When the audience was asked which image they liked best, the overwhelming response was that they preferred the digital projection. As an IMAX 70mm veteran, I found that quite astounding.


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post #20 of 40 Old 02-03-2014, 10:34 AM
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Quote:
Originally Posted by farsider3000 View Post

Scott,

Thanks again for hosting John. Great information. I am a bit confused since I thought the JVC would actually electronically zoom the actual image on the LCD so that it is only projecting the 2.4:1 image onto the screen and not the black bars.

Based on this interview it sounds like the projector will only zoom with the lens so that the "black bars" will still show up but they will be outside the screen area. Since I was planning to purchase a Stewart Electriscreen I will have to make sure I specify enough black masking above and below to "soak up" the black bars that are not truly black.

Am I thinking about this correctly?


P.S.: These interviews are really tremendous and I certainly appreciate them.

The JVC actually just zooms the black bars onto the wall. The only projectors I know of that self-mask the black bars are (very) high end units from DPI, Runco and Wolf. They use masking within the projector, just like what is done in commercial Digital Cinema.

Yes, you can mask your wall area or invest in an anamorphic lens, as the lens system eliminates the black bars and it is not an issue. You might weigh out the cost / benefit factor on both methods.

Thanks for your comments!

John Schuermann, Filmmaker / Film Composer
Home Theater Industry Consultant
JS Music and Sound
Panamorph
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post #21 of 40 Old 02-03-2014, 10:39 AM
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All they need to do is enable anamorphic 4k material via Panamorph's vertical bar technique, and suddenly that last bullet item is no longer an issue, right?
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post #22 of 40 Old 02-03-2014, 10:53 AM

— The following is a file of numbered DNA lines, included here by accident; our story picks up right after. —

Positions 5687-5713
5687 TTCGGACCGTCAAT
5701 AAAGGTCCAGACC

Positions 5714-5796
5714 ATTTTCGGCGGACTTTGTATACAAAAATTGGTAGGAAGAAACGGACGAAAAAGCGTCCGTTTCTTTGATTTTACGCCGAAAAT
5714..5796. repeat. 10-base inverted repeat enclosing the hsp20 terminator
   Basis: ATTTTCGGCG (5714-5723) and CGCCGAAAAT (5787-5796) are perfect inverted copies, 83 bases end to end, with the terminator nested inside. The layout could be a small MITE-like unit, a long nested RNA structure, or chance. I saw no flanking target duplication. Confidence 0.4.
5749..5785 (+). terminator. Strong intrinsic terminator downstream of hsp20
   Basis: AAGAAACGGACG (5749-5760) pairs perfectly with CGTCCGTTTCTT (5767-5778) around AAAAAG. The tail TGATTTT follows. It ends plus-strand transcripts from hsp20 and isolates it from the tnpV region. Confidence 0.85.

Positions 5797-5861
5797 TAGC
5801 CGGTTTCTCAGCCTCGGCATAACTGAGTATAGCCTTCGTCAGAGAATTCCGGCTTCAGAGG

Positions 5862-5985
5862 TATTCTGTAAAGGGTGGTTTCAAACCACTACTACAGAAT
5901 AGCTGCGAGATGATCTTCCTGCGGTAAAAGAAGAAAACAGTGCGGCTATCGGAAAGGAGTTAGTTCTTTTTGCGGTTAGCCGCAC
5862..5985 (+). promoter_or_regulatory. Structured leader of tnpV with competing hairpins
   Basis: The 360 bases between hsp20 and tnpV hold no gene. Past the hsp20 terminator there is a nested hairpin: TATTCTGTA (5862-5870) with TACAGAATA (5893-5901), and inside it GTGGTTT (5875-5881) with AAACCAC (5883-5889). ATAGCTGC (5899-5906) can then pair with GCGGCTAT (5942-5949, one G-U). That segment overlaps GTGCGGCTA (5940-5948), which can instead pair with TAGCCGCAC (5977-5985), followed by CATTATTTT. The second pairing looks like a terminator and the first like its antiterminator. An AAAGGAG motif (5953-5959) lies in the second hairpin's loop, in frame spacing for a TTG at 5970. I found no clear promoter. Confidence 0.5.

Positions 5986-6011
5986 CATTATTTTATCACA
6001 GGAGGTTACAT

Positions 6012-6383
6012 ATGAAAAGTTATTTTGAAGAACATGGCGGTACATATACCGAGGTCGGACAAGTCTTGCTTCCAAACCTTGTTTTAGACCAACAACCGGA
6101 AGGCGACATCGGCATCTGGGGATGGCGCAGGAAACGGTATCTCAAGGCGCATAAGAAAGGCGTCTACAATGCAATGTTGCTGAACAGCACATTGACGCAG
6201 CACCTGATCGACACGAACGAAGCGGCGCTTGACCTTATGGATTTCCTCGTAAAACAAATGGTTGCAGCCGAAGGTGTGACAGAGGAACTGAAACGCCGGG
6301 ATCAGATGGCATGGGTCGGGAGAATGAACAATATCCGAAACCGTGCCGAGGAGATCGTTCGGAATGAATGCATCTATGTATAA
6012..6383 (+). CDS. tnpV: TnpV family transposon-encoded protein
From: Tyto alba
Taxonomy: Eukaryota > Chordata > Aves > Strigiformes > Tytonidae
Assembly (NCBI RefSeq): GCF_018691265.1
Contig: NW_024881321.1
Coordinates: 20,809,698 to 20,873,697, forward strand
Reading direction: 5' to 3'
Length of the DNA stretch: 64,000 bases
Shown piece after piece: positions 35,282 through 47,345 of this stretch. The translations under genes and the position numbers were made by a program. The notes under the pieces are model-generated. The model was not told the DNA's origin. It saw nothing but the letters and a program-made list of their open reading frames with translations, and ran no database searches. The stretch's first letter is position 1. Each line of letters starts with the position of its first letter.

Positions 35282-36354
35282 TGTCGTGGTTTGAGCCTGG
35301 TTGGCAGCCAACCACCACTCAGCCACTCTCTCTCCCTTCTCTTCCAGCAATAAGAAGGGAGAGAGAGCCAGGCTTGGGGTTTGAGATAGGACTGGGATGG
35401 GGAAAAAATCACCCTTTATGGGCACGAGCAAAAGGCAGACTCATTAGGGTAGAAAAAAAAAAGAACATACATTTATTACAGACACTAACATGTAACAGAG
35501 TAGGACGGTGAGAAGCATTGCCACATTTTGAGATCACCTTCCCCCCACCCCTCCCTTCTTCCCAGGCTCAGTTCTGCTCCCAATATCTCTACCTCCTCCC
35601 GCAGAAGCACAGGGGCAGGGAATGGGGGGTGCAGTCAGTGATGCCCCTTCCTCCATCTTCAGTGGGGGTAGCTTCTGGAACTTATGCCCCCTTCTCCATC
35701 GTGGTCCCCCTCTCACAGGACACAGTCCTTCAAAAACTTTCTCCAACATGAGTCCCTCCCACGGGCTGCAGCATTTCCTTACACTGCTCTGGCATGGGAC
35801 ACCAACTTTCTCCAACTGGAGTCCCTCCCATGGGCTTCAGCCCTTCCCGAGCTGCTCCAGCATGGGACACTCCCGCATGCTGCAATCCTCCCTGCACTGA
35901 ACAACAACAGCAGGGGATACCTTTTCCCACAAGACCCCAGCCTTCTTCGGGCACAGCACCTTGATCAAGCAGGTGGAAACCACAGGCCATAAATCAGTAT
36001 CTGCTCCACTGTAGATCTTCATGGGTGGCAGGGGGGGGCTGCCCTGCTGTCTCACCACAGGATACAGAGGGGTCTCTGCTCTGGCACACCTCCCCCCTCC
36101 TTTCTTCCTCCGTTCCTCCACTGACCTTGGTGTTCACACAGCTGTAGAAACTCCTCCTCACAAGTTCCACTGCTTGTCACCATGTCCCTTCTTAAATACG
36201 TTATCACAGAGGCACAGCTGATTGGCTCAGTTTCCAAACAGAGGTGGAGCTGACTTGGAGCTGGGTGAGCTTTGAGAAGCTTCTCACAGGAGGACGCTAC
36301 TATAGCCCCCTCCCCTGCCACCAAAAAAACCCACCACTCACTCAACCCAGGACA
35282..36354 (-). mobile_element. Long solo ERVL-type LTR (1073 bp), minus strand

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Quote:
Originally Posted by darklord700 View Post

Why did the BD group get rid of anamorphic encoding? It worked quite well for DVD.

The answer is actually pretty simple, and mundane. When DVD was announced and the specs settled upon, the whole video industry was aware that everything would be migrating to 16:9 in very short order. Therefore, support for 16:9 (actually, anamorphic 4:3) was built into the DVD spec.

At the time the Blu-ray specs were settled on, there was no plan to migrate to 21:9 on the drawing boards at all. There would have been no displays on the market that could take advantage of anamorphic 16:9 other than anamorphic projection, but the anamorphic market was just not big enough to warrant building in support for the tech.

This is something we will be addressing directly in the next show - our format for encoding 21:9 / 2.40:1, full 1920 x 1080 resolution onto Blu-ray discs that keeps the discs backwards compatible with existing Blu-ray players and 16:9 displays. Now keep this in mind: you will need either a 21:9 display (like the units demoed by Samsung, LG and Toshiba at CES) or an anamorphic lens equipped projection system to take advantage of the higher resolution. Standard HD 16:9 projectors and displays (including projectors using the zoom method) will not be able to take advantage of this greater resolution.

There is one exception to this on the 16:9 side, however. UltraHD / 4K displays and projectors would be able to extract the extra 33% of vertical resolution of of these encoded discs (assuming a correct scaling algorithm built into the display unit, as well as a decoder for our process).

More to come later this week, as anamorphic encoding is only part of the process (Deep Color is the other part).